241 – How to Build a Therapist Website

241 – How to Build a Therapist Website

Applying Ethics in Counselling – Equine Therapy

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In Episode 241 of the Counselling Tutor Podcast, your hosts Rory Lees-Oakes and Ken Kelly take us through this week’s three topics:

  • Starting with ‘Theory in Practice’, we’ll look at ethics and their importance in counselling.
  • Next in ‘Practice Partner’, we have Daragh Mac Loughlin from webhealer.net to talk about how to build a therapist website.
  • And lastly in ‘Practice Matters’, Rory speaks with Dr Danielle Mills about equine therapy.

Applying Ethics in Counselling [starts at 03:05 mins]

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Ethics are an essential part of your practice, and are something you’ll have to think about when it comes to working with clients.

The key points of this discussion include:

  • Ethics provide an agreed upon right and wrong within the therapy room.
  • Your ethical framework will help to guide your actions.
  • There are ethics that are counselling specific.
  • They set out standard expectations.
  • If you receive a complaint, your ethical body will ask how you used the ethical code to make your decisions. Use your ethical body’s code as an external opinion when making your decisions.
  • Make your ethical framework available to your client – this transparency in your practice will help you to build trust.
  • Your ethical framework will provide personal policies for you to work towards.
  • As always, keeping client notes safe and confidential is another branch of your ethical responsibilities as a counsellor.

A handout on the Role of an Ethical Body is available for download in the green button above.

How to Build a Therapist Website [starts at 24:13 mins]

In this week’s section of ‘Practice Partner’, Rory speaks with guest Daragh Mac Loughlin from webhealer.net about building yourself a website as a counsellor, and the things you’ll want to consider:

  • The first thing to consider is whether you're going to make your website yourself or have a professional do it for you.
  • Will the quality of your website reflect the quality of your practice if you are to make it for yourself? Do you understand the behind the scenes aspects that need to be considered such as search engine optimization (SEO)?
  • Could your time be better spent improving your practice through CPD etc?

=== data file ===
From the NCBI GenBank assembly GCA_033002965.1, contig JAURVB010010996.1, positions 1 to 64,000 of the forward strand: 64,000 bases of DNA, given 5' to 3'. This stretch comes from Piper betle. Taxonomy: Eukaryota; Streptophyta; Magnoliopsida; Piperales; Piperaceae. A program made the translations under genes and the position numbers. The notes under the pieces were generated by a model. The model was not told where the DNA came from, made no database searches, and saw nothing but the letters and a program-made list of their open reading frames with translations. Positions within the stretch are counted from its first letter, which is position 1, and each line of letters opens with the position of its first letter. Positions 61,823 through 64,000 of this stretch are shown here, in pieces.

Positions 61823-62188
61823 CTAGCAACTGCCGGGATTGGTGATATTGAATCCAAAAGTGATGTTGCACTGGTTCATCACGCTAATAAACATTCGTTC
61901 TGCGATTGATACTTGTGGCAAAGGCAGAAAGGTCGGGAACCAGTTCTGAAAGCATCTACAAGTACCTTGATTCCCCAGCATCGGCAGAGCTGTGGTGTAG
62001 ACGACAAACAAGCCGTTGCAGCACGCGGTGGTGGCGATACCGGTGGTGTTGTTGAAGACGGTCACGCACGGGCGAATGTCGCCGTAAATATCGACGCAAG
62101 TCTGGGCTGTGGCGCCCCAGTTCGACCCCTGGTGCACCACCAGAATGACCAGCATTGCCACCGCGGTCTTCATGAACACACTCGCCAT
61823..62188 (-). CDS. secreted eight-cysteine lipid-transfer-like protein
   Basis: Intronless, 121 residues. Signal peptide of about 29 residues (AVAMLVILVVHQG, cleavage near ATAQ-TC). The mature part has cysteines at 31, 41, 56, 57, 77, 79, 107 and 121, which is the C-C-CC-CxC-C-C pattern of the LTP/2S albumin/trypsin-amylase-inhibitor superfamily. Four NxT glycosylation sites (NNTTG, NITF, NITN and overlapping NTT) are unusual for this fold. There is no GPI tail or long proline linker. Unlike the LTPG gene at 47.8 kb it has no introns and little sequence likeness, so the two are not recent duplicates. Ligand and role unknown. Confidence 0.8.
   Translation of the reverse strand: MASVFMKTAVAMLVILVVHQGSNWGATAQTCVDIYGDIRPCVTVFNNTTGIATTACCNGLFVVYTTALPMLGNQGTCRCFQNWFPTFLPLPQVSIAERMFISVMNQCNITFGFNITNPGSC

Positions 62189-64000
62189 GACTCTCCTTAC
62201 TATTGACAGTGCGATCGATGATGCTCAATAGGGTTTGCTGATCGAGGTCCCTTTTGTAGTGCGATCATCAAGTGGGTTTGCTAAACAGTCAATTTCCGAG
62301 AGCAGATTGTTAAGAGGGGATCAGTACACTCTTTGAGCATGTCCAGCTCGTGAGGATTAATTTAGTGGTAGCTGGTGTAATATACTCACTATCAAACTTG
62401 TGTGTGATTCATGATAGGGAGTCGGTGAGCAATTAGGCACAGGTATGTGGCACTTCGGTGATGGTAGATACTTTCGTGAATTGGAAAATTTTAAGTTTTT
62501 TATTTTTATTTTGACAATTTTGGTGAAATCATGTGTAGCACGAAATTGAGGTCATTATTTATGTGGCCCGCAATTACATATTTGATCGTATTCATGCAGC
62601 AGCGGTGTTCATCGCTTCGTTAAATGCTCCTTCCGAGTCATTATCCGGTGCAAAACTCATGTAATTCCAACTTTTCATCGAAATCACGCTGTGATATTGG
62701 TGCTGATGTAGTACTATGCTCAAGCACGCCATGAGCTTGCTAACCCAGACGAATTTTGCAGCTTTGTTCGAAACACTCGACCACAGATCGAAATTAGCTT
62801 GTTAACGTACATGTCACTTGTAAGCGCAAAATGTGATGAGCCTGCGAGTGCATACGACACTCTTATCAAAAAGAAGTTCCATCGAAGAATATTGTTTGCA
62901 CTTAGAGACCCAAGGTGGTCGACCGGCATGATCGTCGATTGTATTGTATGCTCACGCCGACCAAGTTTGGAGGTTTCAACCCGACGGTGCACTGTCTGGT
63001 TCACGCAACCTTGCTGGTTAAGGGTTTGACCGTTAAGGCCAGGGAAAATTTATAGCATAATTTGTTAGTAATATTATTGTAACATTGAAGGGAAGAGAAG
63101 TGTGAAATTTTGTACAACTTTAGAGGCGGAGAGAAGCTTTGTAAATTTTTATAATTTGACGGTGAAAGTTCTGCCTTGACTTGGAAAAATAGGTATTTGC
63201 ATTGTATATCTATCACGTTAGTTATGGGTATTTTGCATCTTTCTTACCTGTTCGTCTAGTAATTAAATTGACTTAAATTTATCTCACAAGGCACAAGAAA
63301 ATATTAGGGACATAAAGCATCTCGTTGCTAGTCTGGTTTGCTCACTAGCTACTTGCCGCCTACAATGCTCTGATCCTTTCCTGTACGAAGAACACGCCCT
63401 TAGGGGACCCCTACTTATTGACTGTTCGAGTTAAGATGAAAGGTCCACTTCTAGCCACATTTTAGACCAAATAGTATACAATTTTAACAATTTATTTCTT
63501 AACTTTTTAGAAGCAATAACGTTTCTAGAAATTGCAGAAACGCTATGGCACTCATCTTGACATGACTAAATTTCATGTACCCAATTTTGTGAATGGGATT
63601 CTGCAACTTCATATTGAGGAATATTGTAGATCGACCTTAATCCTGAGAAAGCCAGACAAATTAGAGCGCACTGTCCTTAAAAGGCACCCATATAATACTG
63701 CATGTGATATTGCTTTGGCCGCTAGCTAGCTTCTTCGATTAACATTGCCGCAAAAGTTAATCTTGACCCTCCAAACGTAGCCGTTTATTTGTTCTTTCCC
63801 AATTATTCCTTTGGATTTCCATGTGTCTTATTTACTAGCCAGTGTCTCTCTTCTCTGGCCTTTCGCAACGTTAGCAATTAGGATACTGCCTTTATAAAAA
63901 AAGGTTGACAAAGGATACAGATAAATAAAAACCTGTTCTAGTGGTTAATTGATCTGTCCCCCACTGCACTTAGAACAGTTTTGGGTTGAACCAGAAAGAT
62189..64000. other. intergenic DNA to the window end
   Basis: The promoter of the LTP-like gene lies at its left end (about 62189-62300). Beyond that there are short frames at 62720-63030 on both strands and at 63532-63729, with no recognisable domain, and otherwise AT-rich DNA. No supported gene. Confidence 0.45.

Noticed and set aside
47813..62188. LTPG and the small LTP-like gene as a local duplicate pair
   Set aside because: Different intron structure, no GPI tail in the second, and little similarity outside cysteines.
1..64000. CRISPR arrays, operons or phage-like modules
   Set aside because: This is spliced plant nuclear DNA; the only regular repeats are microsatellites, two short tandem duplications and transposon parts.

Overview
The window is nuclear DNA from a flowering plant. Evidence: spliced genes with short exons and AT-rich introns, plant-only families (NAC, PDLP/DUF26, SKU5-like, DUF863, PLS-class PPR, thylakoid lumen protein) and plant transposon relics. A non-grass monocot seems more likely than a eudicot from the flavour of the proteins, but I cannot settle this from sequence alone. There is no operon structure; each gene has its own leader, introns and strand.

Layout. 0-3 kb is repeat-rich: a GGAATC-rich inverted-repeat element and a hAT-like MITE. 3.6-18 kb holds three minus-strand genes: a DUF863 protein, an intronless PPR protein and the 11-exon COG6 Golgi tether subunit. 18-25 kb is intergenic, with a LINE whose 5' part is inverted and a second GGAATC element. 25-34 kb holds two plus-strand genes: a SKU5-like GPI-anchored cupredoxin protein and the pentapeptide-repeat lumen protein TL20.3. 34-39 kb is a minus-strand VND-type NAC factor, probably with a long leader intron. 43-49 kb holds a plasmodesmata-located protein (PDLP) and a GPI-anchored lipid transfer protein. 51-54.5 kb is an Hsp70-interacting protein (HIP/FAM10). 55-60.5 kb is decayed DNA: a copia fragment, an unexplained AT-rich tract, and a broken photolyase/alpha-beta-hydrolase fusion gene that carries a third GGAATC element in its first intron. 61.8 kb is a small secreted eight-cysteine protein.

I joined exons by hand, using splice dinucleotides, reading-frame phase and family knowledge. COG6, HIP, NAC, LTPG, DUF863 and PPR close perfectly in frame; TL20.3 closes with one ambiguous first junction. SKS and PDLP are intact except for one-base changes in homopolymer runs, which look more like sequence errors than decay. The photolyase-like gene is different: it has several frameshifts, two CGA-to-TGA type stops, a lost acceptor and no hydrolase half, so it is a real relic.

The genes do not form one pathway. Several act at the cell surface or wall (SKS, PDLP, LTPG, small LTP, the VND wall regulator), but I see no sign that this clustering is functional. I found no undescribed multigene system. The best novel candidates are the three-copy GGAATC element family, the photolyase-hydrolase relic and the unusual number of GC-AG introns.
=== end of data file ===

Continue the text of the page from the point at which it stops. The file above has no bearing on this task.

• When talking to a professional about building your therapist website, make sure you’re comfortable with the price - maybe ask for quotes from a few different people before making your decision.
  • Do they offer after sale service? Will they help you if you meet difficulty with your website further down the line?
  • Make sure the designer you choose has plenty of time to give to your website.
  • When thinking about how to get your therapist website to the top of search engines, think about who’s going to land on your website, and what they will be looking for. Make sure you have a clear purpose with your website.
  • Google is looking for ‘EAT’ – expertise, authority, and trustworthiness. You're going to want to make sure all three of these things are shown clearly through your website.
  • SEO – your designer will be familiar with the term and check certain boxes to give your website the best chance, such as being mindful of heading size etc.
  • Your website is a place to display how capable you are.
  • A blog might be a good thing to consider – giving your clients a platform to land on before they venture into the main body of your website.
  • Cookies – the customer will have to be made aware of what cookies you're using, but try not to make your cookies announcement annoying or distracting.
  • When working with a designer, collaboration and understanding is important. They should know who you're making your website for, and how best to appeal to that.
  • Add a picture – start building rapport with your possible client. It will also be helpful to add in some information about you, and your qualifications.
  • Think of your website like a shop front – keep it up to date.
  • When thinking of a domain name, it’s best to keep it short, sweet, and reflective of you and your practice.

Equine Therapy [starts at 1:01:56 mins]

The National Counselling Society is proud to sponsor Practice Matters.

NCS are really excited to have launched their Children and Young People Therapist Register for counsellors working with the younger age group.

To find out more, visit nationalcounsellingsociety.org or simply click the button below.

In this week’s ‘Practice Matters’, Rory speaks with Dr Danielle Mills about equine therapy.

The main points of this discussion include:

  • You’ll need to be dual qualified to work in equine therapy.
  • Equine therapy is good for clients who have found talking in therapy difficult.
  • It can also be used as a bridging therapy before a client moves into the therapy room.
  • By taking the focus off the conversation, equine therapy can help clients to talk about something really difficult.
  • A horse will react as you react to it; it is a very grounded animal.
  • If it’s not helpful to the horse, it’s not helpful for anyone – it is important to be ethical and make sure the horse is treated with respect. This will help the client to feel more at ease/comfortable as they too will feel that sense of respect from you.

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